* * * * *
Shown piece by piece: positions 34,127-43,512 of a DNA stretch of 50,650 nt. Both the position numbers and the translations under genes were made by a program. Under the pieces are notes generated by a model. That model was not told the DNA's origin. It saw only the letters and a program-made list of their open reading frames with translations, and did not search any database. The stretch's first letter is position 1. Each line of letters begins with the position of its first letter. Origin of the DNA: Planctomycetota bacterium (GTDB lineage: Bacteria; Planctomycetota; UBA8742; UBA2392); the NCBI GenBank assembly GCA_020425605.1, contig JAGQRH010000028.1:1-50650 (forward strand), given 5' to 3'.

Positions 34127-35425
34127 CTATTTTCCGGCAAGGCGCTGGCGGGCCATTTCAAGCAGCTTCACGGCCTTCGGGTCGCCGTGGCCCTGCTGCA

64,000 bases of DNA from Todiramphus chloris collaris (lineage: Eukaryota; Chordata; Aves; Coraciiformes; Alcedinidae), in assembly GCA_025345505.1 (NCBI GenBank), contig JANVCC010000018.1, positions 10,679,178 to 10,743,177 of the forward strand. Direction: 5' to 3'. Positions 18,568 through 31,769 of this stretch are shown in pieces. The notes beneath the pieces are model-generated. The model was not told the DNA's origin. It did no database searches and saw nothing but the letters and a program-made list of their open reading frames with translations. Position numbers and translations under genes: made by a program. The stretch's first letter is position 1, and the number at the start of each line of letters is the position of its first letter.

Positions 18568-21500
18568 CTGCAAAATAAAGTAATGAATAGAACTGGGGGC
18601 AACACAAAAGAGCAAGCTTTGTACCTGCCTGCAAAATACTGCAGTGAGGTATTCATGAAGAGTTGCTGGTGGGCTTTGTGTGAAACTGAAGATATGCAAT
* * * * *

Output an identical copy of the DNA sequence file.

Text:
Shown piece by piece: positions 34,127-43,512 of a DNA stretch of 50,650 nt. Both the position numbers and the translations under genes were made by a program. Under the pieces are notes generated by a model. That model was not told the DNA's origin. It saw only the letters and a program-made list of their open reading frames with translations, and did not search any database. The stretch's first letter is position 1. Each line of letters begins with the position of its first letter. Origin of the DNA: Planctomycetota bacterium (GTDB lineage: Bacteria; Planctomycetota; UBA8742; UBA2392); the NCBI GenBank assembly GCA_020425605.1, contig JAGQRH010000028.1:1-50650 (forward strand), given 5' to 3'.

Positions 34127-35425
34127 CTATTTTCCGGCAAGGCGCTGGCGGGCCATTTCAAGCAGCTTCACGGCCTTCGGGTCGCCGTGGCCCTGCTGCA

64,000 bases of DNA from Todiramphus chloris collaris (lineage: Eukaryota; Chordata; Aves; Coraciiformes; Alcedinidae), in assembly GCA_025345505.1 (NCBI GenBank), contig JANVCC010000018.1, positions 10,679,178 to 10,743,177 of the forward strand. Direction: 5' to 3'. Positions 18,568 through 31,769 of this stretch are shown in pieces. The notes beneath the pieces are model-generated. The model was not told the DNA's origin. It did no database searches and saw nothing but the letters and a program-made list of their open reading frames with translations. Position numbers and translations under genes: made by a program. The stretch's first letter is position 1, and the number at the start of each line of letters is the position of its first letter.

Positions 18568-21500
18568 CTGCAAAATAAAGTAATGAATAGAACTGGGGGC
18601 AACACAAAAGAGCAAGCTTTGTACCTGCCTGCAAAATACTGCAGTGAGGTATTCATGAAGAGTTGCTGGTGGGCTTTGTGTGAAACTGAAGATATGCAAT